Employees who are detained or arrested are unable to perform their job duties and the extension of this process can put Employers in a difficult position. However, the Employer does not have a right to dismiss the Employee immediately if the Employee is detained or arrested. In case of detention exceeding the notice period (2-8 weeks) determined according to the Employee’s seniority, the Employer’s right to terminate with a valid reason may arise immediately. As the contract is suspended within these periods, if the contract is not terminated by the Employer after the expiration of the period, the suspension status continues. However, the contract may always be terminated by the Employer for a valid reason as long as the detention continues after the suspension period has expired. The Employer does not have to pay the Employee wages for days when the Employee is under arrest or detainee.
The Employer will not be able to have the Employee’s workforce due to the arrest or detention of the Employee. Employer will remain in an uncertain position while continuing to produce goods or services and will not know when the Employee will be back to work. In these cases, according to Labor Law No:4857 Article 25/4, if the absenteeism of the Employee due to arrest or detention exceeds the notice periods regulated in Article 17 of the Labor Law, the Employer shall be entitled to immediate termination with a valid reason. Notification periods which are mentioned in Labor Law No. 4857 Article 17 are as follows according to Employee seniority:
- 2 weeks for Employees worked until 6 months;
- 4 weeks for Employees worked from 6 months to 1,5 years;
- 6 weeks for Employees worked from 1.5 years to 3 years;
- 8 weeks for Employees worked for more than 3 years;
The Employee’s Employment Contract may be terminated by the Employer with a valid reason and immediately if the arrest situation exceeds the notice period arising from the Employee’s seniority. The employment contract cannot be terminated until the Employee’s notice period is over. When the relevant decisions of the Court of Cassation and the provisions of the legislation are examined, it is accepted that in case the Employee is detained or arrested, absence exceeds the increased notice periods, the valid reason for termination arises. For the right of termination, it is not important that the event that causes the Employee to be detained or arrested takes place at or outside the workplace or that the trial is retaining. In any case, if the notice periods are exceeded, the Employer has the termination right with a valid reason. It would be appropriate to prove the duration of detention or arrest with official documents (e.g., a document from the prosecutor’s office). The Employee will be deemed as taking an unpaid leave during these periods and the contract will be suspended. The Employer does not have to pay the Employee wages for days when the Employee is under arrest or in detention. In this case, the Employer has no obligation to comply with the notification requirement and notice pay for the termination. The Employer is obliged to pay the Employee’s severance pay if the conditions have been met. However, as the Employment contract will be deemed as suspended during the detention and arrest, the suspended period will not be included while accounting the severance pay. The Employer shall notify the Social Security Institution (SGK) about the days when the Employee is unable to work due to detention as missing day and these days shall not be counted as premium days.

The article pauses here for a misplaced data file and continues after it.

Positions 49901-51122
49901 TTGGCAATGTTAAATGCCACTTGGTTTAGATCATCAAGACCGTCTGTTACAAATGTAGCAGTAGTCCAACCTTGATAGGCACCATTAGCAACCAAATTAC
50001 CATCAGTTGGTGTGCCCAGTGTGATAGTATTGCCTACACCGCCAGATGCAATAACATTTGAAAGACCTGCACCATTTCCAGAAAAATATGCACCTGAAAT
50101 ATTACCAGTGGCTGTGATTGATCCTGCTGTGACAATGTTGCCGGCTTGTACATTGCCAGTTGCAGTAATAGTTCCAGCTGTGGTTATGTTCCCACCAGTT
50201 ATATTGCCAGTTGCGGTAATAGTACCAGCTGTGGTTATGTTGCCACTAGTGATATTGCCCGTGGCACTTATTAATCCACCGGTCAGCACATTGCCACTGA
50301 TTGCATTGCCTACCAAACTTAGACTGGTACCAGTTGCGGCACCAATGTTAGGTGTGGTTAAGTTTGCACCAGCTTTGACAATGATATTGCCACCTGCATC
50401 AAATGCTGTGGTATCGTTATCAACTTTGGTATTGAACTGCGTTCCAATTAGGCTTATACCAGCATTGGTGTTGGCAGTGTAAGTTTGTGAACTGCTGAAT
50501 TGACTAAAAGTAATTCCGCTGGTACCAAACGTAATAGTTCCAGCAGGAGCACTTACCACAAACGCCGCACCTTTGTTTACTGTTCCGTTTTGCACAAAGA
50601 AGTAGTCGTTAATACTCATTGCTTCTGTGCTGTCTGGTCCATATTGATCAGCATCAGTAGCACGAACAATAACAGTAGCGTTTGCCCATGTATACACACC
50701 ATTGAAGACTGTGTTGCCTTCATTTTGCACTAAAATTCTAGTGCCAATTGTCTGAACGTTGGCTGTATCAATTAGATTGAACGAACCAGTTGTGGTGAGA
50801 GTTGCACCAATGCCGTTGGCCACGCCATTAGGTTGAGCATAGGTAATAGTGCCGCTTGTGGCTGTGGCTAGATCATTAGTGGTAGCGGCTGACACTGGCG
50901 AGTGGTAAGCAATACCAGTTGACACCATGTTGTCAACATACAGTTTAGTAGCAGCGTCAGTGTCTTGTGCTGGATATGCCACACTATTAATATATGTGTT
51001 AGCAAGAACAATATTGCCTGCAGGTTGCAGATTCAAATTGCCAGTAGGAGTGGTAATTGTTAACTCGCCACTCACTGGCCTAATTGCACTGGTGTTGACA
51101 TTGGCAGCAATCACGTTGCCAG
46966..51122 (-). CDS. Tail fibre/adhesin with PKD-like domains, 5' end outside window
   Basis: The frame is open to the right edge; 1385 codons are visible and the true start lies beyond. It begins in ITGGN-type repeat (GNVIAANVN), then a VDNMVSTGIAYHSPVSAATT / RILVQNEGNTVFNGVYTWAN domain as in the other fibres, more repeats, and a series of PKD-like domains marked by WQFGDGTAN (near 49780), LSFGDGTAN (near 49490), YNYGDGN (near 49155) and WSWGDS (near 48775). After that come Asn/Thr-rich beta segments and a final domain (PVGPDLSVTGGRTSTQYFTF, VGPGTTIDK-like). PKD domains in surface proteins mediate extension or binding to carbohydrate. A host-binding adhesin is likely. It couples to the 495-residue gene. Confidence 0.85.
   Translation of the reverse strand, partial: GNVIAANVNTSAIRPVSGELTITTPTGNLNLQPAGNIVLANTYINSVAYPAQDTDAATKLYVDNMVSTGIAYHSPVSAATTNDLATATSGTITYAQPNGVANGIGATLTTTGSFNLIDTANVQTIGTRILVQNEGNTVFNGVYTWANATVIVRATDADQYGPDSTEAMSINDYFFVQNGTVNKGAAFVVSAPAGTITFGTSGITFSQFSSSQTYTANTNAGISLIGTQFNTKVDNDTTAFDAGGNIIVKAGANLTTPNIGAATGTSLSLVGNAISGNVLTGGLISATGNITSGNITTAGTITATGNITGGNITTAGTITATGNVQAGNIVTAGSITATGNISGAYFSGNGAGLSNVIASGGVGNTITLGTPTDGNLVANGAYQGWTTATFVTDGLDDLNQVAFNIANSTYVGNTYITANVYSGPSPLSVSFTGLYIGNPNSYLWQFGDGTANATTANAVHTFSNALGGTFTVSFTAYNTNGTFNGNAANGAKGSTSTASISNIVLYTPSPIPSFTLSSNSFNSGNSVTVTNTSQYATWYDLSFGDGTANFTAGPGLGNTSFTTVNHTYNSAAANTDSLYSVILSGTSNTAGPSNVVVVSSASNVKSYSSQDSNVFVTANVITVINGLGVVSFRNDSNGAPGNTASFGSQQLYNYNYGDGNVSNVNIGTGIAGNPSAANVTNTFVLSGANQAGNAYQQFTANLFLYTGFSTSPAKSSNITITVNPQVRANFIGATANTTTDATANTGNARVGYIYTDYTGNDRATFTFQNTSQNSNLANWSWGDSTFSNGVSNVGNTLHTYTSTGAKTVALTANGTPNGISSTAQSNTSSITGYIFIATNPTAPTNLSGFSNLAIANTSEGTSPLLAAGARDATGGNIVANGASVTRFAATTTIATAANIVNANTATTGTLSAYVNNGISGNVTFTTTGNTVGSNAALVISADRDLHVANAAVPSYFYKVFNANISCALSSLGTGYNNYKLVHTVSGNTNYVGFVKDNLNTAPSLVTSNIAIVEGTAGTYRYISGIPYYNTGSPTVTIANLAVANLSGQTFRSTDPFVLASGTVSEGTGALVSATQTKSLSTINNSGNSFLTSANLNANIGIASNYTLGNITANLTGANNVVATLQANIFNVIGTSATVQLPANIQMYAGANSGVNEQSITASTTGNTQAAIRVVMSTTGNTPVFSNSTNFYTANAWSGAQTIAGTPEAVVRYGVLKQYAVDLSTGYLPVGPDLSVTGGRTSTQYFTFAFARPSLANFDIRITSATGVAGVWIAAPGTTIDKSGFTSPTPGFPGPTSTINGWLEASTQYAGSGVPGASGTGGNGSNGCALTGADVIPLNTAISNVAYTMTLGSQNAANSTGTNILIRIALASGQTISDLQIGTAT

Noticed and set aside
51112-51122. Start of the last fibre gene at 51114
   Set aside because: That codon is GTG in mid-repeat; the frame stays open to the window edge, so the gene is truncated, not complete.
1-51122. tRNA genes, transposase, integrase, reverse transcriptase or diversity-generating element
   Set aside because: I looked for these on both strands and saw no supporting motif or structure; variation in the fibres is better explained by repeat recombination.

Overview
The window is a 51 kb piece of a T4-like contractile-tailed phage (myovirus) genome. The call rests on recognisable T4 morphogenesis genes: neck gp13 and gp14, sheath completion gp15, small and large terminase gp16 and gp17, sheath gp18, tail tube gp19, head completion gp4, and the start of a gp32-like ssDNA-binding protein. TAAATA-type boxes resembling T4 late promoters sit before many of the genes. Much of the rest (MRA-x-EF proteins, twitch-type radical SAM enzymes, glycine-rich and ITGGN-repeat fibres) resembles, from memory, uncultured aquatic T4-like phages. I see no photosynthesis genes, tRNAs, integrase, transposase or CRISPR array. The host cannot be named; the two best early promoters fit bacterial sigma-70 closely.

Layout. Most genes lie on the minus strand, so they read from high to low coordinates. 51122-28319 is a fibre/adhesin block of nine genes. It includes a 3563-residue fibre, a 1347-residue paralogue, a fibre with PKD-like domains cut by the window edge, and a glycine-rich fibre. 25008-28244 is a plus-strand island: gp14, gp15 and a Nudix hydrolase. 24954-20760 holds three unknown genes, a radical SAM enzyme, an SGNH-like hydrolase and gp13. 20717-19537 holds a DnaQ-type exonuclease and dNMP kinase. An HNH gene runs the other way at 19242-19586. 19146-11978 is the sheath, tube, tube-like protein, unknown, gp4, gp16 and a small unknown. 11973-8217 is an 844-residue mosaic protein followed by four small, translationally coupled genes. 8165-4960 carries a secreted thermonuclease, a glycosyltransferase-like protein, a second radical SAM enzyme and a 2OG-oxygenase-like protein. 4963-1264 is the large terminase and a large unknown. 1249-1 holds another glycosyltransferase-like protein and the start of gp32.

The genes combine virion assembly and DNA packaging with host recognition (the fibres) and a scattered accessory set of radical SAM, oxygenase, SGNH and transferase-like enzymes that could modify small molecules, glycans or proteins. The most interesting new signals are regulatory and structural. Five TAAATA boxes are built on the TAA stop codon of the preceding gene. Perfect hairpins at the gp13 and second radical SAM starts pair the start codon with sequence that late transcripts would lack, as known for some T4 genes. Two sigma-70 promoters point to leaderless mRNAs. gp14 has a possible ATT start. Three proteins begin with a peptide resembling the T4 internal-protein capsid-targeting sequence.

The Employer has a right of termination with a valid reason if the period of arrest exceeds the notice periods that are regulated in the law or increased in the contract. In addition, if the arrest period is for a specific period and affects the operation of the Company in a bad way even without exceeding the arrest period, the Employer may terminate the employment contract with a valid reason by complying with the notice period or by paying notice pay and -if the Employee has full 1-year working time- severance pay.
According to the Court of Cassation practices, there is no difference between the absence of the Employee by escaping to not get arrested and the absence that occurred directly as a result of his arrest. Therefore, as a result of the sentence in absentia given when the Employee escaped, the Employer has a right to terminate immediately for the valid reason if the absence period exceeds the notice period.
According to the Court of Cassation practices, for the Employee who is employed in a state-owned workplace; if the act that constitutes a crime is considered a crime against the state wherever it occurs, the Employee’s absence is considered as unlawful absence in practice and it is accepted that the contract will be terminated for a valid reason in accordance with Labor Law, Article 25/II-g: ”If, without the Employer’s permission or a good reason, the Employee is absent from work for two consecutive days, or twice in one month on a working day following a rest day or on three working days in any month…”, unlike the termination under arrest. So, it cannot be applied in terms of a crime when the Employee who works in a private sector workplace has committed or is suspected to have committed a crime against the state.